Joining the vast selection of exceptional iOS puzzle games isTwoDots [Free], the follow-up to Dots, one of last years smartest and hugely addictive puzzle games. Similar to the original title, which has racked up over 20 million downloads, the object of TwoDots is to connect dots of matching colors horizontally or vertically, and also like its predecessor, the best way to clear the level is to find squares of corresponding colors out of the game board in front of you.
The game itself limits you to a specific number of moves in which you have to complete the challenges it sets for you. For example, cleaning 50 red dots, 50 blue dots and 50 yellow dots within 30 moves. Each of the short challenges are level-based, so as you advance through it gets progressively tougher.
However, unfortunately players only get a fixed number of lives, in this case a maximum of five, which means any time you run out of moves before clearing the challenges you lose a life. Should this happen, you’ll instantly be prompted to purchase more moves for a grand $0.99 cents.. but in a way this feels like a sneaky way of encouraging players to part with their cash. At one particular point, even I was tempted, but this would not have necessarily spelt victory for me so I therefore decided against it.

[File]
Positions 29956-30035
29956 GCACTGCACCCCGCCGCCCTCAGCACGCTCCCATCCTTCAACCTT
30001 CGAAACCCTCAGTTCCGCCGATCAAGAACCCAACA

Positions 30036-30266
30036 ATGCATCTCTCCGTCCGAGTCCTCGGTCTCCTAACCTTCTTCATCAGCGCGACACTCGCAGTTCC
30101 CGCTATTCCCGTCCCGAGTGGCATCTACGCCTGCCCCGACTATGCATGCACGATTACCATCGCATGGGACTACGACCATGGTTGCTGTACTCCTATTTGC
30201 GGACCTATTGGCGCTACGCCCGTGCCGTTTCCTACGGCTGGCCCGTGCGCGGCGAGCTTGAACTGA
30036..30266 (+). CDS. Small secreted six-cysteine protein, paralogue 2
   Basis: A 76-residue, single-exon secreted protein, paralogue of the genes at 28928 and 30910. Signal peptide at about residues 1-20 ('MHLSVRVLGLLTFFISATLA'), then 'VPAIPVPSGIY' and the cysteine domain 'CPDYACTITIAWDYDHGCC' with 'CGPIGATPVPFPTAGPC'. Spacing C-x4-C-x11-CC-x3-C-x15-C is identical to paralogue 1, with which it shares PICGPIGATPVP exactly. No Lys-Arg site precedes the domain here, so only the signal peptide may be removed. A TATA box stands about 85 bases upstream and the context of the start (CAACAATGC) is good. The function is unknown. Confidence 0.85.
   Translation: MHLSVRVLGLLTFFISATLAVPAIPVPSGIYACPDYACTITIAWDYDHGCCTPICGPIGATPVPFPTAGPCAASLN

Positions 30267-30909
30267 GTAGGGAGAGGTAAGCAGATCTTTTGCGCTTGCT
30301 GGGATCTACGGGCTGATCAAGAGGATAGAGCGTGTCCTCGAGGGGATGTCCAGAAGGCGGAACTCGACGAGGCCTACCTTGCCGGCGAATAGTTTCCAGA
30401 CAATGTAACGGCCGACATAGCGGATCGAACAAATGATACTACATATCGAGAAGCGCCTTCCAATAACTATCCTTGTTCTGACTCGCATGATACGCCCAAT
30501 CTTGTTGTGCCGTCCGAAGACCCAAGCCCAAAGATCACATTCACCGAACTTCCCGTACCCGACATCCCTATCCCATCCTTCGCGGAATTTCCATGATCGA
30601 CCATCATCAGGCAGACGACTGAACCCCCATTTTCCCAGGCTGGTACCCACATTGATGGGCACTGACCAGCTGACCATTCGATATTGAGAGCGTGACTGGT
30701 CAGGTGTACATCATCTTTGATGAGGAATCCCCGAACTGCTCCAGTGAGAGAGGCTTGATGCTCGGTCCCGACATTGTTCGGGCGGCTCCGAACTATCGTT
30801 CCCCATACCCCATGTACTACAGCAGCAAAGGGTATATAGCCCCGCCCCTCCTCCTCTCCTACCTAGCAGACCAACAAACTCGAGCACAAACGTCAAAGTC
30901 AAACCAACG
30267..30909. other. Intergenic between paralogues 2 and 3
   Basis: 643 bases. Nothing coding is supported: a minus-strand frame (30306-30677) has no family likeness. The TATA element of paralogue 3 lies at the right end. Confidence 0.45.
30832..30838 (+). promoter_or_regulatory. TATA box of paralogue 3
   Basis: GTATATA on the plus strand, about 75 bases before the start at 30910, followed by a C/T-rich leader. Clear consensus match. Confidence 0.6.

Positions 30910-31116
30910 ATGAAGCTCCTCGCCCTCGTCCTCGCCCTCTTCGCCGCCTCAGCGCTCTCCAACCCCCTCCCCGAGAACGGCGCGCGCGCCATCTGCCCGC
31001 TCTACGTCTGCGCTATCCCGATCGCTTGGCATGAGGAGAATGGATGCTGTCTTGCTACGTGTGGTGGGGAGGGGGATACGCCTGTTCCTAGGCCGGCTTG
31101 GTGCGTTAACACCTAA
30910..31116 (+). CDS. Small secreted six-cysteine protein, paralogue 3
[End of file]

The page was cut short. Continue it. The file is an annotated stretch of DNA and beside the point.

If you quit a level, you’ll also lose a life, so its not the most forgiving game if you’re stuck on a level and want to restart it. Sometimes it’s more a case of luck more than anything else, since each of the dots are randomly generated, and so there’s no particular reason per-say why they couldn’t have introduced a shuffle mode or similar.
The 30 move challenges in Two Dots are really enjoyable and if you were a fan of the mode in the previous game, then you’ll likely feel at home here. If you do feel the desire to spend more money on in-app purchases, you can get your hands on some power-ups that’ll probably aid your progression throughout.
Since TwoDots is a fairly challenging game, I found myself really hooked to it and couldn’t put it down for long periods of time. Lives slowly regenerate over time, so its not necessary to spend any money, but it certainly benefits the developer should you decide to. Thankfully, the game is at least free of advertisements.
Mentally challenging and hugely engaging, TwoDots will definitely interest fans of the original. You’ll have a hard time tearing yourself away from it - consider that a warning.
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